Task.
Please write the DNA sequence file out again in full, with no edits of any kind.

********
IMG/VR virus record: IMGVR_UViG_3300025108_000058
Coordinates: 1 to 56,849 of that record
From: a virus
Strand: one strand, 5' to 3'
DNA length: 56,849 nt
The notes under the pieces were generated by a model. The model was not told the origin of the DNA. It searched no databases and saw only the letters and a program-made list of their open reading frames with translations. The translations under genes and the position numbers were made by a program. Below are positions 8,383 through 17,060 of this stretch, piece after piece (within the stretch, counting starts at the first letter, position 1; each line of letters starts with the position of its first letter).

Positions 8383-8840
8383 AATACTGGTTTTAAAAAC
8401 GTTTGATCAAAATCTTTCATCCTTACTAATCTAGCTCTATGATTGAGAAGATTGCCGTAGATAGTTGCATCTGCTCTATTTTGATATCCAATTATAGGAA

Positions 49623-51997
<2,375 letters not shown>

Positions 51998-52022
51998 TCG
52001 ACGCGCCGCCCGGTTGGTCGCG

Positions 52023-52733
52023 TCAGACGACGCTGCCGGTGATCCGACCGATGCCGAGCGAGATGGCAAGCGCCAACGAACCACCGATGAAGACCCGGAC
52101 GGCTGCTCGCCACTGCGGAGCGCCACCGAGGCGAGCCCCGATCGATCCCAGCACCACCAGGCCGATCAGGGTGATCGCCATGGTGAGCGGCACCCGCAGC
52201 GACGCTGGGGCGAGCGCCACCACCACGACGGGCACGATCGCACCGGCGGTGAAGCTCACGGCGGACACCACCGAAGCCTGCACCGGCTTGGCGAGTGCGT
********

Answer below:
IMG/VR virus record: IMGVR_UViG_3300025108_000058
Coordinates: 1 to 56,849 of that record
From: a virus
Strand: one strand, 5' to 3'
DNA length: 56,849 nt
The notes under the pieces were generated by a model. The model was not told the origin of the DNA. It searched no databases and saw only the letters and a program-made list of their open reading frames with translations. The translations under genes and the position numbers were made by a program. Below are positions 8,383 through 17,060 of this stretch, piece after piece (within the stretch, counting starts at the first letter, position 1; each line of letters starts with the position of its first letter).

Positions 8383-8840
8383 AATACTGGTTTTAAAAAC
8401 GTTTGATCAAAATCTTTCATCCTTACTAATCTAGCTCTATGATTGAGAAGATTGCCGTAGATAGTTGCATCTGCTCTATTTTGATATCCAATTATAGGAA

Positions 49623-51997
<2,375 letters not shown>

Positions 51998-52022
51998 TCG
52001 ACGCGCCGCCCGGTTGGTCGCG

Positions 52023-52733
52023 TCAGACGACGCTGCCGGTGATCCGACCGATGCCGAGCGAGATGGCAAGCGCCAACGAACCACCGATGAAGACCCGGAC
52101 GGCTGCTCGCCACTGCGGAGCGCCACCGAGGCGAGCCCCGATCGATCCCAGCACCACCAGGCCGATCAGGGTGATCGCCATGGTGAGCGGCACCCGCAGC
52201 GACGCTGGGGCGAGCGCCACCACCACGACGGGCACGATCGCACCGGCGGTGAAGCTCACGGCGGACACCACCGAAGCCTGCACCGGCTTGGCGAGTGCGT